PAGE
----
Willing and Unable: Doctors' Constraints in Abortion Care
Ninety-three percent of all abortions are done in abortion clinics. Only three percent of non-metropolitan counties in the United States had an abortion provider in 2005, while thirty-one percent of metropolitan counties had at least one. After completing their residency, half of physicians who plan to perform abortions as part of their practice actually do so.
These startling facts prompted Lori Freedman to embark on the study summarized in Willing and Unable: Doctors' Constraints in Abortion Care. Freedman is a sociologist working for Advancing New Standards in Reproductive Health (ANSIRH), a collective of researchers and scholars at the University of California, San Francisco. Through this study, she “primarily wanted to find out what keeps physicians who feel positive about providing abortion from doing so.” She interviewed thirty ob-gyns—twenty-two women and eight men—who graduated between 1996-2001 from four residency programs in which abortion training is routine. The interviews, along with historical context and analysis, make up the core of the book.
While some may assume that doctors don’t “have the guts” to do abortions or are primarily afraid of violent retaliation—which is understandable given that eight abortion clinic workers and/or doctors have been murdered since 1993—the reasons are more complex and wide-ranging. The reasons Freedman uncovers include the managed care currently regulating doctors’ services, the stigma attached to being labeled an “abortionist,” the fact that abortions do not often result in a significant amount of revenue, the efficiency and quality of care provided by abortion clinics, and the extent to which physicians see providing abortion as a professional duty.
Willing and Unable begins with the introduction of Freedman’s research question and methods, establishes the various factors influencing physician autonomy, and provides context for the debate over abortion. Most notably, Freedman points out that the loss of fetal life is not, in fact, the most morally offensive element of abortion for those who rabidly oppose it—despite their propensity to wave around graphic pictures of aborted fetuses—since many support abortion in the cases of rape, incest, and fetal anomaly. Rather, the element of abortion that rankles many anti-choicers is “the notion that women can shirk the mother role. Deeply embedded in American society is the belief that women who have sex implicitly become obligated toward parenthood more so than men.” Therefore, any woman who avoids this responsibility is assumed to be irredeemably selfish.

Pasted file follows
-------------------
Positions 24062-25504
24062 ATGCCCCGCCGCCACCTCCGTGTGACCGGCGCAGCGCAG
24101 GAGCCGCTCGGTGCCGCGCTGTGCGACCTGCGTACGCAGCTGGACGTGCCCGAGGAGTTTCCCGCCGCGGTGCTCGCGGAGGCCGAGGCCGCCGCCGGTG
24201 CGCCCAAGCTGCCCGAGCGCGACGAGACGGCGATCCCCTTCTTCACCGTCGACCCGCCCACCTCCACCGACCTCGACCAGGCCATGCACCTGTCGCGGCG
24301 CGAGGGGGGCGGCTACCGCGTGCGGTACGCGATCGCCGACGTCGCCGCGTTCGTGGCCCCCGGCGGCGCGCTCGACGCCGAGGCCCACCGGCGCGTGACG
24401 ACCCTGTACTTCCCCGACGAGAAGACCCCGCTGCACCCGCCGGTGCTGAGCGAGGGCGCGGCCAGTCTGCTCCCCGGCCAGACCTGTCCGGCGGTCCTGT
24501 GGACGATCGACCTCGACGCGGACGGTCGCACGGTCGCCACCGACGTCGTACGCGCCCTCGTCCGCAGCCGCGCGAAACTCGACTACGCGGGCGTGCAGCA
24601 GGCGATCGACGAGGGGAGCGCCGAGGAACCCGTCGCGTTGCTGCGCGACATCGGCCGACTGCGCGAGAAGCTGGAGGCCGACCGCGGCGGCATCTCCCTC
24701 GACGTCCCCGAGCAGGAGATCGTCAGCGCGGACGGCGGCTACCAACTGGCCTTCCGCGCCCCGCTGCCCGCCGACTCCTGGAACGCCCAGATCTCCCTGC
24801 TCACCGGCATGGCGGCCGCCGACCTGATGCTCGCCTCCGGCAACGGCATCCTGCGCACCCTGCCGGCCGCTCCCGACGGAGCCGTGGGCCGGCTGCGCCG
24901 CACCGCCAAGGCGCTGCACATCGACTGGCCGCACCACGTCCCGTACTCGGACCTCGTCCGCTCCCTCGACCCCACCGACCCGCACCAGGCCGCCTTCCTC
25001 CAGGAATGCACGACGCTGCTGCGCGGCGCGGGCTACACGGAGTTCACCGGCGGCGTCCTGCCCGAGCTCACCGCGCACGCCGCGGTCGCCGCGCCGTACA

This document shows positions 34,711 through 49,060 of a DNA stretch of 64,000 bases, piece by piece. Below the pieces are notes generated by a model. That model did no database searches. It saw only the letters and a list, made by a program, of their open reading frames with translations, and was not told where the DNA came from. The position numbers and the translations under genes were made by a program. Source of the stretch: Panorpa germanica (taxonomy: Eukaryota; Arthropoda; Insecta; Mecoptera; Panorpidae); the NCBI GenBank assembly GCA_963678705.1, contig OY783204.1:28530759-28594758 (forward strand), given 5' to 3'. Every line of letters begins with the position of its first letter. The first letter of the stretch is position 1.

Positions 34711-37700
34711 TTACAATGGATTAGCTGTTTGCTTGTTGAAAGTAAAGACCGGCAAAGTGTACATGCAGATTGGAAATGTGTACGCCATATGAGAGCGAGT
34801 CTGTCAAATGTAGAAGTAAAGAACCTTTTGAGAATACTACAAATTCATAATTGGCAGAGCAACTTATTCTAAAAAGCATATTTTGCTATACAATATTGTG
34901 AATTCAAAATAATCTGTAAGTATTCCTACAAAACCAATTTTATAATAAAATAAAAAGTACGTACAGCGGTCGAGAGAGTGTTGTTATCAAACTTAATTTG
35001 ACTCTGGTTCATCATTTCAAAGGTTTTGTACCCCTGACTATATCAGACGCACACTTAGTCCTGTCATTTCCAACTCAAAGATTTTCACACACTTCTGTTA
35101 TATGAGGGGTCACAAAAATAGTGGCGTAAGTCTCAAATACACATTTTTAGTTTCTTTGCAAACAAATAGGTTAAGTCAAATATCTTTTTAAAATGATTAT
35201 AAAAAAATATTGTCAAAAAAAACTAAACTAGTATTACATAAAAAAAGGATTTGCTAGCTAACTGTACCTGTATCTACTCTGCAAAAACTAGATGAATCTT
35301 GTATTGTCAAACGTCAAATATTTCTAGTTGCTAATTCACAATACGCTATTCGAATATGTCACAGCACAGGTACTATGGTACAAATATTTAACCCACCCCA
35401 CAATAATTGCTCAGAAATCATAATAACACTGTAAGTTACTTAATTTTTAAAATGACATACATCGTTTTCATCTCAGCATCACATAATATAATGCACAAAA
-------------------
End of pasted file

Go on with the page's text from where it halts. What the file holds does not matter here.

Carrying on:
From here, Freedman’s book covers a wide span of topics. The next five chapters trace the history of abortion care in U.S. medicine, the various ideological reasons why doctors are willing or not to provide abortions, the choices surrounding “learning, doing, and having abortions,” the various manifestation of the “institutionalized buck-passing of abortion care,” and the dynamics of miscarriage management within Catholic-owned institutions. The concluding chapter recaps Freedman’s main points and outlines ways to increase the number of abortion providers and integrate abortion into mainstream practice, both of which would lessen the stigma attached to abortion.
Freedman’s balance between analysis and physicians’ interviews is highly engaging. In chapter four, she teases apart the variety of choices involved in abortion care—not simply a woman’s choice to have an abortion or not—through the prism of Dr. Rina Anderson’s experience. After initially opting out of abortion training, Dr. Anderson chose to re-enter the program, then chose to perform abortions in private practice primarily in the case of fetal anomalies, and finally, chose to carry her own pregnancy to term despite the fact that her baby had a fatal condition and would die soon after birth. Dr. Anderson’s story is not only moving but also reveals the layers of choice involved in abortion care for both provider and patient, especially when they are one in the same.
While Freedman’s book explores a unique perspective within the abortion debate, I couldn’t help but want more—more interviews and information pertaining to a wider sampling of physicians. Perhaps I wanted more because what Freedman provides is so compelling. These are memorable portraits of physicians who find themselves confronted with the “choice” of either providing abortions or practicing obstetrics and gynecology, which—like the options available for many women faced with an unwanted pregnancy—isn’t much of a choice at all.